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Original Article
CTCF deletion syndrome: clinical features and epigenetic delineation
  1. Ikumi Hori1,
  2. Rie Kawamura2,
  3. Kazuhiko Nakabayashi3,
  4. Hidetaka Watanabe4,
  5. Ken Higashimoto4,
  6. Junko Tomikawa3,
  7. Daisuke Ieda1,
  8. Kei Ohashi1,
  9. Yutaka Negishi1,
  10. Ayako Hattori1,
  11. Yoshitsugu Sugio5,
  12. Keiko Wakui2,
  13. Kenichiro Hata3,
  14. Hidenobu Soejima4,
  15. Kenji Kurosawa6,
  16. Shinji Saitoh1
  1. 1Department of Pediatrics and Neonatology, Nagoya City University Graduate School of Medical Sciences, Nagoya, Japan
  2. 2Department of Medical Genetics, Shinshu University School of Medicine, Matsumoto, Japan
  3. 3Department of Maternal-Fetal Biology, National Research Institute for Child Health and Development, Tokyo, Japan
  4. 4Division of Molecular Genetics and Epigenetics, Department of Biomolecular Sciences, Faculty of Medicine, Saga University, Saga, Japan
  5. 5Department of Pediatrics, Tsudumigaura Medical Center for Children with Disabilities, Yamaguchi, Japan
  6. 6Division of Medical Genetics, Clinical Research Institute, Kanagawa Children’s Medical Center, Yokohama, Japan
  1. Correspondence to Dr Shinji Saitoh, Department of Pediatrics and Neonatology, Nagoya City University Graduate School of Medical Sciences, Nagoya, Japan; ss11{at}med.nagoya-cu.ac.jp

Abstract

Background Heterozygous mutations in CTCF have been reported in patients with distinct clinical features including intellectual disability. However, the precise pathomechanism underlying the phenotype remains to be uncovered, partly because of the diverse function of CTCF. Here we describe extensive clinical and genetic investigation for two patients with a microdeletion encompassing CTCF.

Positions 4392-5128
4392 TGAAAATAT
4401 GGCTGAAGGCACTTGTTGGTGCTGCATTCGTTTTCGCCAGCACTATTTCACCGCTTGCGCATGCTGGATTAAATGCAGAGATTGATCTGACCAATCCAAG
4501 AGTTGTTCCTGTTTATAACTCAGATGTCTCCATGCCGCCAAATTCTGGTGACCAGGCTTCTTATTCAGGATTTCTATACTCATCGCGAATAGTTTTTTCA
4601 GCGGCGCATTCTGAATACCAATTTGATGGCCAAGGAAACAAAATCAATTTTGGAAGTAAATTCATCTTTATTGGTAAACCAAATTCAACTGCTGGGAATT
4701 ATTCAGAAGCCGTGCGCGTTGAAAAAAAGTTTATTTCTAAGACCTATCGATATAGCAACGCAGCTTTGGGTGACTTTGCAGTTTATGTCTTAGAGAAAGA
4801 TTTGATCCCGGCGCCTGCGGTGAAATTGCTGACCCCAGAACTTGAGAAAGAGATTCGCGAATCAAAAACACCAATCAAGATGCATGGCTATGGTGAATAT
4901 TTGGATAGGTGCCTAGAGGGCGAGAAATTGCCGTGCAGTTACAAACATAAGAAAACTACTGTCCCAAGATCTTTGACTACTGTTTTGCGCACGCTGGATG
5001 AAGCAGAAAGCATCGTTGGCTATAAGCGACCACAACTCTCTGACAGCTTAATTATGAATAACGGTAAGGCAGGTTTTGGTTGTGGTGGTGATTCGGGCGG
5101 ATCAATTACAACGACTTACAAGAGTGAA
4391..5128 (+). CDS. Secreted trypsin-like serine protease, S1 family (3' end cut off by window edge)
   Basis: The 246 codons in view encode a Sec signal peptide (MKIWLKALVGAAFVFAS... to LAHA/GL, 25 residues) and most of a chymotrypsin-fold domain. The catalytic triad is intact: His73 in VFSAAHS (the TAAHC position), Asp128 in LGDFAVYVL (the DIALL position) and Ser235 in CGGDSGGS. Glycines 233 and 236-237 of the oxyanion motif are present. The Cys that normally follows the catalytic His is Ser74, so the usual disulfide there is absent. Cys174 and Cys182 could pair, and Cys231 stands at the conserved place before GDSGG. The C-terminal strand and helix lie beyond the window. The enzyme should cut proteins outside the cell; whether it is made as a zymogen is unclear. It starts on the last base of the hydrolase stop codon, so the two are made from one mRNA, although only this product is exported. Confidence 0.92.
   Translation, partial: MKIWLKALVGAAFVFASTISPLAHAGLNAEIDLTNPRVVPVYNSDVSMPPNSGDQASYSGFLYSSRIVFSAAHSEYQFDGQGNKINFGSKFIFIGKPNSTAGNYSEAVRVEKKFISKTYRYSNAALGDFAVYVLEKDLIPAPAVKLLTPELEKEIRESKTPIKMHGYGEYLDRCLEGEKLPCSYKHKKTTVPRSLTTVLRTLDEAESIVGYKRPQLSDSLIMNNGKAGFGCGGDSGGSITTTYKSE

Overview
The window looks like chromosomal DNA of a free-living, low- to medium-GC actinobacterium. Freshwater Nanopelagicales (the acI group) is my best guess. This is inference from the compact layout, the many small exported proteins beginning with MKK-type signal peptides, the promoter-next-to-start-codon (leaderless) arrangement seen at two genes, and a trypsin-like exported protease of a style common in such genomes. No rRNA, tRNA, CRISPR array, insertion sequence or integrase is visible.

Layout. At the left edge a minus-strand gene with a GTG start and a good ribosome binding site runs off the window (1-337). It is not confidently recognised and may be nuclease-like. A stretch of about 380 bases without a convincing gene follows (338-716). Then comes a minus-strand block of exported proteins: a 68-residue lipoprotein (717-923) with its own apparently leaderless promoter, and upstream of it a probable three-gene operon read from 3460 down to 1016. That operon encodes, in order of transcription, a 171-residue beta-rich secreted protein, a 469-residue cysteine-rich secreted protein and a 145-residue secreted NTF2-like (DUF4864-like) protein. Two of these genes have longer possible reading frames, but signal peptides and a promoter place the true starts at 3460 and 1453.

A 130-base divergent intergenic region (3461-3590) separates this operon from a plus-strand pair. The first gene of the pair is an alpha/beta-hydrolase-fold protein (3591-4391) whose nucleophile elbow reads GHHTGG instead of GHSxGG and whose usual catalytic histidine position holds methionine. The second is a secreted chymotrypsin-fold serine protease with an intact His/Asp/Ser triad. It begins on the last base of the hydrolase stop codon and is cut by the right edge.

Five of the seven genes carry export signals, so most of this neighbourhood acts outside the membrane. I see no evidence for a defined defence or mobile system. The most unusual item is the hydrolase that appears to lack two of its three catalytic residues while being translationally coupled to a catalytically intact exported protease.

Methods We performed genetic examination including comprehensive investigation of X chromosome inactivation and DNA methylation profiling at imprinted loci and genome-wide.

Results Two patients showed comparable clinical features to those in a previous report, indicating that haploinsufficiency of CTCF was the major determinant of the microdeletion syndrome. Despite the haploinsufficiency of CTCF, X chromosome inactivation was normal. DNA methylation at imprinted loci was normal, but hypermethylation at CTCF binding sites was demonstrated, of which PRKCZ and FGFR2 were identified as candidate genes.

Conclusions This study confirms that haploinsufficiency of CTCF causes distinct clinical features, and that a microdeletion encompassing CTCF could cause a recognisable CTCF deletion syndrome. Perturbed DNA methylation at CTCF binding sites, not at imprinted loci, may underlie the pathomechanism of the syndrome.

  • microdeletion
  • X chromosome inactivation
  • DNA methylation

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Footnotes

  • Contributors SS was responsible for the concept and design of the study. IH and SS drafted the main manuscript. IH, RK, KN, HW, KenH, JT, KO, KW, KeniH, HS and KK analysed and interpreted the data. DI, KO, YN, AH, YS, KK and SS contributed clinical data. RK, KN, KW, HS and KK revised the manuscript and made comments on the structure, details and grammar of the article.

  • Funding This study was partially supported by the Program for an Integrated Database of Clinical and Genomic Information from the Japanese Agency for Medical Research and Development (AMED) (SS).

  • Competing interests None declared.

  • Patient consent Parental/guardian consent obtained.

  • Ethics approval This study was approved by the institutional review board of Nagoya City University Graduate School of Medical Sciences.

  • Provenance and peer review Not commissioned; externally peer reviewed.

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